The World Heritage Listed Kakadu National Park is a unique archaeological and ethnological reserve, located in the Northern Territory. Inhabited continuously for more than 40,000 years it features cave paintings, rock carvings and archaeological sites that have recorded the skills and way of life of the region's inhabitants.

The most prominent physical feature in Kakadu is the Arnhem Land Escarpment, a 1.6 billion-year-old sandstone cliff that stretches for miles across the park. The cliff, which hosts many waterfalls, is surrounded by towers of sandstone, rainforests, and swamps. It is also one of the most remote and wild regions of the country, filled with tropical forests, torrential monsoons, high humidity, wild animals, and few people.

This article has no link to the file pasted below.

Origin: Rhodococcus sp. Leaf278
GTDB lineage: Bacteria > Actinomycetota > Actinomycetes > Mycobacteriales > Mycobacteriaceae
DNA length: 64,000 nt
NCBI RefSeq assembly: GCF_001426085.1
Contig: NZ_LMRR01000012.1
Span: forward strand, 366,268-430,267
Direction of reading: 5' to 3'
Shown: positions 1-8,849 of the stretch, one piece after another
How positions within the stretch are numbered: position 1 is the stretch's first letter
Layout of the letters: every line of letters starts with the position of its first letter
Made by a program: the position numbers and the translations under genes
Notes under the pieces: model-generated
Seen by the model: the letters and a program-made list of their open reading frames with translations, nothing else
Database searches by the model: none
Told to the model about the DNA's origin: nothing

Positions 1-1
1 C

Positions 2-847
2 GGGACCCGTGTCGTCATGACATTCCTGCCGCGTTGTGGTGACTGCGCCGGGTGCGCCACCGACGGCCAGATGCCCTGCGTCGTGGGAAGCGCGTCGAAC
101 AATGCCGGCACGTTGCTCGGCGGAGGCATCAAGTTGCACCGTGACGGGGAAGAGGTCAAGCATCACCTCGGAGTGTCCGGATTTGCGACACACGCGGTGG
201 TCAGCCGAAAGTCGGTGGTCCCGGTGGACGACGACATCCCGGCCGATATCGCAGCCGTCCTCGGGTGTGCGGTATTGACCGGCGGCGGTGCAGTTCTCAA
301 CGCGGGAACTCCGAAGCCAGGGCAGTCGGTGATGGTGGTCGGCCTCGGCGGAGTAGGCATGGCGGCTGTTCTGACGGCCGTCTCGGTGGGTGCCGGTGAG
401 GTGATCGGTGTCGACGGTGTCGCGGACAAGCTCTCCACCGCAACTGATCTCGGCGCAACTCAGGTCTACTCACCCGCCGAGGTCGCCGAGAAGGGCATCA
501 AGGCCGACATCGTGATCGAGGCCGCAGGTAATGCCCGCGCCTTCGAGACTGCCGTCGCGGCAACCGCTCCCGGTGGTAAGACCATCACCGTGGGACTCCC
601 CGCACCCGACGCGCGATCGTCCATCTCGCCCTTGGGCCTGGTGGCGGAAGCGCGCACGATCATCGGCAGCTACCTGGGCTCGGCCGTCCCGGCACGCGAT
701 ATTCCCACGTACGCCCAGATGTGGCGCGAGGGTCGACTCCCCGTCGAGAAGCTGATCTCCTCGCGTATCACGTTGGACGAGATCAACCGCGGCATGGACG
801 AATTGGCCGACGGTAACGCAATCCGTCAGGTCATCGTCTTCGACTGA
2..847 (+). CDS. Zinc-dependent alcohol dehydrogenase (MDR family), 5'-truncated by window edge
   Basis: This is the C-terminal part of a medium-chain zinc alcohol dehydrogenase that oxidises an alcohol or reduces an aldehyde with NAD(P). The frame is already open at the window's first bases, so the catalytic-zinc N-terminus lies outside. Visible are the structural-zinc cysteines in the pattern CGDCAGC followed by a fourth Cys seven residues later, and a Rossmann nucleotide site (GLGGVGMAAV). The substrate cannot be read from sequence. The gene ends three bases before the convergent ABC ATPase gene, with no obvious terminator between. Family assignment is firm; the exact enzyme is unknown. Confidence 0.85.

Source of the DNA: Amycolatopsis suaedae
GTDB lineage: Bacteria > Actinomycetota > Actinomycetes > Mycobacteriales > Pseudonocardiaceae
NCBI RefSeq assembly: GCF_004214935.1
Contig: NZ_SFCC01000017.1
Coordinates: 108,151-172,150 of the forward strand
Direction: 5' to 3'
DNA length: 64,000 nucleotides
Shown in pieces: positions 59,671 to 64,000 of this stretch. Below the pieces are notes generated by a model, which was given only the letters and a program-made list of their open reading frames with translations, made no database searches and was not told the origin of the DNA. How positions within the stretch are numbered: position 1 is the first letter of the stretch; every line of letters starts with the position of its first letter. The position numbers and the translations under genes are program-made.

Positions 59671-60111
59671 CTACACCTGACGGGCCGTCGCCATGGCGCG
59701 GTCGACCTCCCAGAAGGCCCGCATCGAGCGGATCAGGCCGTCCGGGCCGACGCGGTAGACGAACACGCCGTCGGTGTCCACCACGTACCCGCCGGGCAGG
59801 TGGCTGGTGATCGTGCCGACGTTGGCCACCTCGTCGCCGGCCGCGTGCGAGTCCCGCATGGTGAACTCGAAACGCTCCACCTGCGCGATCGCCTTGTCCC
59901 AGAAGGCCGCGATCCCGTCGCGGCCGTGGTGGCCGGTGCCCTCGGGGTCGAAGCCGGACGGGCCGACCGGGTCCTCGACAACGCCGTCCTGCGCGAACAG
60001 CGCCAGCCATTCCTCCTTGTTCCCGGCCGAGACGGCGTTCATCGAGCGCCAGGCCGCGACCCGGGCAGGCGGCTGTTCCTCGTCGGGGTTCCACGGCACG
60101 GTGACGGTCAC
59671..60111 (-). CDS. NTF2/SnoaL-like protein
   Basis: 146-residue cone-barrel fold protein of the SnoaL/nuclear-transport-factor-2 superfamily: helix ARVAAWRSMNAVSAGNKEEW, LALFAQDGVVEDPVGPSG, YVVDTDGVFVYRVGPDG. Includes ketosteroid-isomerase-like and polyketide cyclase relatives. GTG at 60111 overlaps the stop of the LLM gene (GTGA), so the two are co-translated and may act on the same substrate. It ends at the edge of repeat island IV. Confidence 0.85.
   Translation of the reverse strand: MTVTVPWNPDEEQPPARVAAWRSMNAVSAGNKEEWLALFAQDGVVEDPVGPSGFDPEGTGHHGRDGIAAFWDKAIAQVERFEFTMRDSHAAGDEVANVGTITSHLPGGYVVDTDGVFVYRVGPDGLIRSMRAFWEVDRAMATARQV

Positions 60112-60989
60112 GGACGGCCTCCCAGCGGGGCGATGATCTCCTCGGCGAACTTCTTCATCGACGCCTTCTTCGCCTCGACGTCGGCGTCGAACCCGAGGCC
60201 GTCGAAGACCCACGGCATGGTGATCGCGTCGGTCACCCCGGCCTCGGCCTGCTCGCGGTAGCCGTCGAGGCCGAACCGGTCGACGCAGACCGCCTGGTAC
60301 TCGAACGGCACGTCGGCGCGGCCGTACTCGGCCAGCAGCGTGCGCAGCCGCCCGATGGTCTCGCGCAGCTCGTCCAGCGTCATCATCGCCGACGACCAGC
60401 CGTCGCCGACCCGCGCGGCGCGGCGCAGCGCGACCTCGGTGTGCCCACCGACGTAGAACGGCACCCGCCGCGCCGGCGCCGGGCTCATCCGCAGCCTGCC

The park's 10,000 sq kilometers of woodlands, wetlands, and floodplains are home to an amazing array of wildlife, including more than 300 species of birds, 75 species of reptiles, 50 species of mammals, 1,500 species of butterflies and moths, 50 species of fish, 25 species of frogs, and thousands of species of plants, many of which remain unclassified.